Verse > Anthologies > Samuel Kettell, ed. > Specimens of American Poetry
Samuel Kettell, ed.  Specimens of American Poetry.  1829.
Household Hours
By Sumner Lincoln Fairfield (1803–1844)
HOWE’ER 1 the sceptic scoffs, the poet sighs,
Hope oft reveals her dimly shadow’d dreams,
And seraph joy descends from pale blue skies,
And, like sweet sunset on wood-skirted streams,
Peace breathes around her stilling harmonies,        5
Her whisper’d music,—while her soft eye beams—
And the deep bliss, that crowns the household hearth,
From all its woes redeems the bleeding earth.
Like woods that shadow the blue mountain sky,
The troubled heart still seeks its home in heaven,        10
In those affections which can never die,
In hallowed love and human wrongs forgiven!
From the fair gardens of the blest on high
The fruit of life is yet to lost man given,
And ’mid the quiet of his still abode        15
Spirits attend him from the throne of God.
The mild deep gentleness, the smile that throws
Light from the bosom o’er the high pale brow,
And cheek that flushes like the May-morn rose;
The all-reposing sympathies, that glow        20
Like violets in the heart, and o’er our woes
The silent breathing of their beauty throw—
Oh! every deed of daily life doth prove
The depth, the strength, the truth of woman’s love!
When harvest days are pass’d, and autumn skies        25
The giant forests tinge with glorious hues,
How o’er the twilight of our thought sweet eyes
The fairy beauty of the soul diffuse!
The inspiring air like spirit voices sighs
’Mid the close pines and solitary yews,        30
Though the broad leaves on forest boughs look sere,
And naked woodlands wail the dying year.
Yet the late season brings no hours of gloom,
Though thoughtful sadness sighs her evening hymn,
For hearth-fires now light up the curtain’d room,        35
And love’s wings float amid the twilight dim;
Lost loved ones gather round us from the tomb,
And blest revealments o’er our spirits swim,
And Hopes, that droop’d in trials, soar on high,
And link’d affections bear into the sky.        40
Then, side by side, hearts, wedded in their youth,
In their meek blessedness expand and glow,
And, though the world be faithless, still their truth
No pause, no change, no soil of time may know!
They hold communion with the world, in sooth,        45
Beyond the stain of sin, the waste of wo,
And the deep sanctities of well-spent hours
Crown their fair fame with Eden’s deathless flowers.
Frail as the moth’s fair wing is common fame,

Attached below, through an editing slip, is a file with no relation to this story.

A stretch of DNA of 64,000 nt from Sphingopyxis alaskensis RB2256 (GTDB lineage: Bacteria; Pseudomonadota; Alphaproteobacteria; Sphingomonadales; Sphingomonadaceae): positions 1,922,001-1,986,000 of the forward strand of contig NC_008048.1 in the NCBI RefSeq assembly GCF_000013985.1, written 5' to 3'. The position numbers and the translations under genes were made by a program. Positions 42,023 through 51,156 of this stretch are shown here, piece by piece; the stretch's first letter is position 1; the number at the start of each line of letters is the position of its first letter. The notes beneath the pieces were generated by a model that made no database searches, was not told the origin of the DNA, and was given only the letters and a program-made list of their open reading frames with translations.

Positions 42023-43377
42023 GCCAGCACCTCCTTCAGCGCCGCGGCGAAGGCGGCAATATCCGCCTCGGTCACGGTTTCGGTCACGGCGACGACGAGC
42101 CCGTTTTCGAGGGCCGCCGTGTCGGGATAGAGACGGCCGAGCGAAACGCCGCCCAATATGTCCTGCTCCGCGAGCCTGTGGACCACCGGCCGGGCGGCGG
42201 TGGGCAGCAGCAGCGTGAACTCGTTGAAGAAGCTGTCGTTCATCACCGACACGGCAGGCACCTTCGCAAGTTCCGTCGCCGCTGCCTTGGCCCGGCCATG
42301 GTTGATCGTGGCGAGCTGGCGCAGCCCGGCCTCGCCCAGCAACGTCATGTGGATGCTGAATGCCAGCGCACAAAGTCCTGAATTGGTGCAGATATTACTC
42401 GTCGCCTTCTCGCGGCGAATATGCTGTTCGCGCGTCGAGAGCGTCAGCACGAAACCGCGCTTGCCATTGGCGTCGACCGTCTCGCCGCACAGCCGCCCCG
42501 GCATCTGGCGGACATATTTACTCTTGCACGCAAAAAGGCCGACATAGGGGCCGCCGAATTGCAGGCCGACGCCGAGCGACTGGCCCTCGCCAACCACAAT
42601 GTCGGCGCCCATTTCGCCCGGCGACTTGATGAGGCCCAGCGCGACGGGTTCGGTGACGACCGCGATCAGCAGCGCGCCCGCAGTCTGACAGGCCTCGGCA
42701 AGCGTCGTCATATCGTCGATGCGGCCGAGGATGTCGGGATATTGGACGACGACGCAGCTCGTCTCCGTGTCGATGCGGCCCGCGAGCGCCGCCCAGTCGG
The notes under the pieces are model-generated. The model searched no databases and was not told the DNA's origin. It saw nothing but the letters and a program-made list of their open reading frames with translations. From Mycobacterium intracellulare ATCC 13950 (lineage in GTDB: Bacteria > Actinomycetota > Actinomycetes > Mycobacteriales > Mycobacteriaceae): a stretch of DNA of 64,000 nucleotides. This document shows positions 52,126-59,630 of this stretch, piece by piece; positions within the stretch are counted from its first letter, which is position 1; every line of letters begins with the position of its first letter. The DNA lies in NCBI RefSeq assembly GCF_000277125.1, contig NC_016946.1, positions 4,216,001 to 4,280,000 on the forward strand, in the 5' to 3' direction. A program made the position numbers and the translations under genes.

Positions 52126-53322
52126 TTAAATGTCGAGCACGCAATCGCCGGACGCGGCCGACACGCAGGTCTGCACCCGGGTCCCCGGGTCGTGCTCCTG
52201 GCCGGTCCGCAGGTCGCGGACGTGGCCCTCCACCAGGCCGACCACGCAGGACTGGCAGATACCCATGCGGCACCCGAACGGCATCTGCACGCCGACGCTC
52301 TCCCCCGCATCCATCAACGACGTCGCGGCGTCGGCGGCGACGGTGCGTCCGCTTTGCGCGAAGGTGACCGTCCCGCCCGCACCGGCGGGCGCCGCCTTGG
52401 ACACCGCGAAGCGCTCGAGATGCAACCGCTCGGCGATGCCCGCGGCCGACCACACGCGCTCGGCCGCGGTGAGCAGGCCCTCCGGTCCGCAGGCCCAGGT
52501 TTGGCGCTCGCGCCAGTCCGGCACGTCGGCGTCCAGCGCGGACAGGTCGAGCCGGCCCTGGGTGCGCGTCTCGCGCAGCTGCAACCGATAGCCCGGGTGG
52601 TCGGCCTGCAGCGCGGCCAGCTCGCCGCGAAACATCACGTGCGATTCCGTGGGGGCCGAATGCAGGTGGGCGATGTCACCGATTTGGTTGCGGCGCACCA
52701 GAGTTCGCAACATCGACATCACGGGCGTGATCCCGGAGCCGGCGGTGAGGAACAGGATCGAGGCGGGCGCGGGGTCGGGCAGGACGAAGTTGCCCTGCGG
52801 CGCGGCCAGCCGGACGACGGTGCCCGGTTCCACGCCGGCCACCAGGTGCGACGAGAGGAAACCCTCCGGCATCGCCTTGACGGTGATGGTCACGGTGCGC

Brief as the sunlight of an April morn;        50
But love perpetuates the sacred name
Devoted to his shrine; in glory born,
The boy-god gladly to the lone earth came
To vanquish victors and to smile at scorn,
And he will rise, when all is finish’d here,        55
The holiest seraph of the highest sphere.
As fell the prophet’s mantle, in old time,
On the meek heir of Israel’s sainted sage,
Woman! so falls thy unseen power sublime
On the lone desert of man’s pilgrimage;        60
Thy sweet thoughts breathe, from love’s delicious clime,
Beauty in youth, and faith in fading age;
Through all earth’s years of travail, strife and toil,
His parch’d affections linger round thy smile.
In the young beauty of thy womanhood        65
Thou livest in the being yet to be,
Yearning for blessedness ill understood,
And known, young mother! only unto thee.
Love is her life; and to the wise and good
Her heart is heaven—’t is even unto me,        70
Though oft misguided and betrayed and grieved,
The only bliss of which I ’m not bereaved.
Draw near, ye whom my bosom hath enshrined!
O Thou! whose life breathes in my heart! and Thou
Whose gentle spirit dwelleth in my mind,        75
Whose love, like sunlight, rests upon thy brow!
Draw near the hearth! the cold and moaning wind
Scatters the ruins of the forest now,
But blessings crown us in our own still home—
Hail, holy image of the life to come!        80
Hail, ye fair charities! the mellow showers
Of the earth’s springtime! from your rosy breath
The way-worn pilgrim, though the tempest lowers,
Breathes a new being in the realm of death,
And bears the burden of life’s darker hours        85
With cheerlier aspect o’er the lonely heath,
That spreads between us and the unfading clime
Where true Love triumphs o’er the death of Time.
Note 1. Fairfield is author of The Sisters of St Clara, The Lay of Melpomene, Mina, and The Cities of The Plain. He is a native of Massachusetts, and now a resident of Philadelphia. Mr Fairfield has been the subject of considerable notice in many of the newspapers, but with the particulars of his life we are not acquainted. He is a poet of talent. [back]

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